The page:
“;e bundling process helped us manage the scope of the program by addressing similar de;ciencies of similar bridges in similar areas,” Mr. Perry says.
Bidding became less cumbersome, too. “Instead of having to spend a lot of
e;ort doing [multiple] bids, the contractor gets to do one bid,” Mr. Perry says.
;e approach also leveled the playing ;eld by allowing smaller local companies to compete, pumping dollars into the local economy. ;e end result: Nearly
90 percent of project funds went to local contractors. Overall, the program created 22,000 jobs, many during the worst ;nancial crisis the U.S. has seen since
the Great Depression.
“Many of our contractors relied solely on this program to keep their businesses alive,” Mr. Mather says.
Once the project launched, bundling created
economies of scale. By buying materials in larger
quantities, contractors received discount pricing—
and could reuse some materials on other projects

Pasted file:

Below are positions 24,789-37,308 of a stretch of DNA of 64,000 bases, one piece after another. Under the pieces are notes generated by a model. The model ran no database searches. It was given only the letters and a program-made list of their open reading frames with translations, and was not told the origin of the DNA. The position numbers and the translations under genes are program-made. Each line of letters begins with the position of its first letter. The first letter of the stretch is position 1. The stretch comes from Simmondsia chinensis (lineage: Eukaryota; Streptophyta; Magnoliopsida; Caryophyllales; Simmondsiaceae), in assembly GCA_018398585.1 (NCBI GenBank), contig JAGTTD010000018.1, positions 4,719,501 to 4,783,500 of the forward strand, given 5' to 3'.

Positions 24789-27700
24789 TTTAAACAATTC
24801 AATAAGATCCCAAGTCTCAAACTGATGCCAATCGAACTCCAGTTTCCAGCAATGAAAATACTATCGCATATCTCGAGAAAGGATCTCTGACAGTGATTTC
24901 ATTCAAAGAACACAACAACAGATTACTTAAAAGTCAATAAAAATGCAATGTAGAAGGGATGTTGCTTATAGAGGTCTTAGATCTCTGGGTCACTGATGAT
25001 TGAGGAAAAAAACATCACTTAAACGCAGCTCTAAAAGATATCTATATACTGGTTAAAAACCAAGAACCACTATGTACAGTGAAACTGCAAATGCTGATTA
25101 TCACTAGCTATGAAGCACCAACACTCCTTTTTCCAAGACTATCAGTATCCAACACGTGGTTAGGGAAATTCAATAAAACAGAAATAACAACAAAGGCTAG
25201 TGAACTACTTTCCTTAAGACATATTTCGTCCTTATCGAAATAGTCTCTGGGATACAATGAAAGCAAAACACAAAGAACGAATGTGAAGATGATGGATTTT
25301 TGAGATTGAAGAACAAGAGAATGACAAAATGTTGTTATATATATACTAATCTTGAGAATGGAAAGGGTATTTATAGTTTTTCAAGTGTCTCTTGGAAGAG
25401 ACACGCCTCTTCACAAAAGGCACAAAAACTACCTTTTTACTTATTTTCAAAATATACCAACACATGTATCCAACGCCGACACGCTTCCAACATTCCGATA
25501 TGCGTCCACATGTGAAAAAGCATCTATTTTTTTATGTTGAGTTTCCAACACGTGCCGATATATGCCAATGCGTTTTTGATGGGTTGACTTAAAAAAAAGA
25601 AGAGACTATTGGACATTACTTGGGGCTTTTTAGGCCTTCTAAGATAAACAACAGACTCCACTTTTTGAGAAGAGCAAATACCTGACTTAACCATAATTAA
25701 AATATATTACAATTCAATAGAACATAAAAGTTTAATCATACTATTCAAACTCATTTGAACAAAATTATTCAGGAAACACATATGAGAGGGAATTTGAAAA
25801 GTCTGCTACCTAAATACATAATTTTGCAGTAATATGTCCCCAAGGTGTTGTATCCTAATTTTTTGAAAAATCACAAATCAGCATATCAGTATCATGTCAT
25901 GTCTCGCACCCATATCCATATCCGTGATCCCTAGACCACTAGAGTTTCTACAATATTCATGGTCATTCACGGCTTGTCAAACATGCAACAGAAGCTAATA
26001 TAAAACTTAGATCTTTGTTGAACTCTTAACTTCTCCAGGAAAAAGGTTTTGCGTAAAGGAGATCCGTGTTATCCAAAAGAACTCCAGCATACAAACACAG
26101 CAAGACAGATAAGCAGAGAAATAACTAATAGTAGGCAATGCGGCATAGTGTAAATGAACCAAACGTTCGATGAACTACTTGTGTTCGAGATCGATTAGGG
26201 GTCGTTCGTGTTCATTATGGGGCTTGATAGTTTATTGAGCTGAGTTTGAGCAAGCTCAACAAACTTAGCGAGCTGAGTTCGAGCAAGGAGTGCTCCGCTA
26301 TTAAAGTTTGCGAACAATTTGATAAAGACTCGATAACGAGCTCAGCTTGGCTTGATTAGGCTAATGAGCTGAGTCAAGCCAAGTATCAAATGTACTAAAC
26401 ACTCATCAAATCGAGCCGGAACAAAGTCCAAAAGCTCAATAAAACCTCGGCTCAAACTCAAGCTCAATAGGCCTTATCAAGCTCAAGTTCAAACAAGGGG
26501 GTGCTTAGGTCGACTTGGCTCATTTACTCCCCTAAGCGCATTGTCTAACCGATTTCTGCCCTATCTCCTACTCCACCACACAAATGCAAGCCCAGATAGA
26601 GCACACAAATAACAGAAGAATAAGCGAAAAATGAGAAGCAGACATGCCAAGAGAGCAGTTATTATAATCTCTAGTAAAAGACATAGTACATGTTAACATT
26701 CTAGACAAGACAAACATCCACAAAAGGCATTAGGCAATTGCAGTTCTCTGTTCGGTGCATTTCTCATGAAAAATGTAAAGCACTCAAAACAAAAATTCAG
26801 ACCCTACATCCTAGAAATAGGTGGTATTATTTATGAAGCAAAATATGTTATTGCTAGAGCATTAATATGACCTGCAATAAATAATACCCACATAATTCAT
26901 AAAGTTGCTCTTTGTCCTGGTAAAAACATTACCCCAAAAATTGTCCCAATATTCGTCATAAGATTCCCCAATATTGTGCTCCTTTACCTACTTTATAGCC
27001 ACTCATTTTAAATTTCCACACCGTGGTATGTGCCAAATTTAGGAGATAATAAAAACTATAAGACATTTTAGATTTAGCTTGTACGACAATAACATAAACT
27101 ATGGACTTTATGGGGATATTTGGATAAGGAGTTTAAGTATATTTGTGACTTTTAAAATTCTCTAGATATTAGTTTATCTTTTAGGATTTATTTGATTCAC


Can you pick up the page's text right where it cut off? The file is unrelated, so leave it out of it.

in the same bundle.
And by scheduling each bundle’s projects into
;ve stages, the team ensured at least one major
east-west and north-south corridor remained open
at all times.
Nailing the technical project management
details was, of course, a must. But the team knew
bridges are more than just a piece of infrastructure.
“Most communities identify with their bridges in
their towns. It’s on their city logo, it’s part of the
culture,” Mr. Mather says.
Mindful of these strong connections, program
leaders looked for creative opportunities to engage
citizens. In Elkton—population 312—the team let
high-school art students design images of wildlife and plants representative of the area for the
bridges. ;e students also designed decorative
pylons on the four corners of a bridge.
“;is program gave them opportunities to put
their ;ngerprints on the look and feel of the bridge
to match what they wanted their community to
be,” Mr. Mather says.
BIG WHEELS KEEP ON TURNING
;roughout the program, OBDP and ODOT were
determined to maintain a safe and reliable transportation infrastructure for freight haulers, everyday commuters and workers on project sites. ;e
Willamette River Bridge
near Eugene, Oregon, USA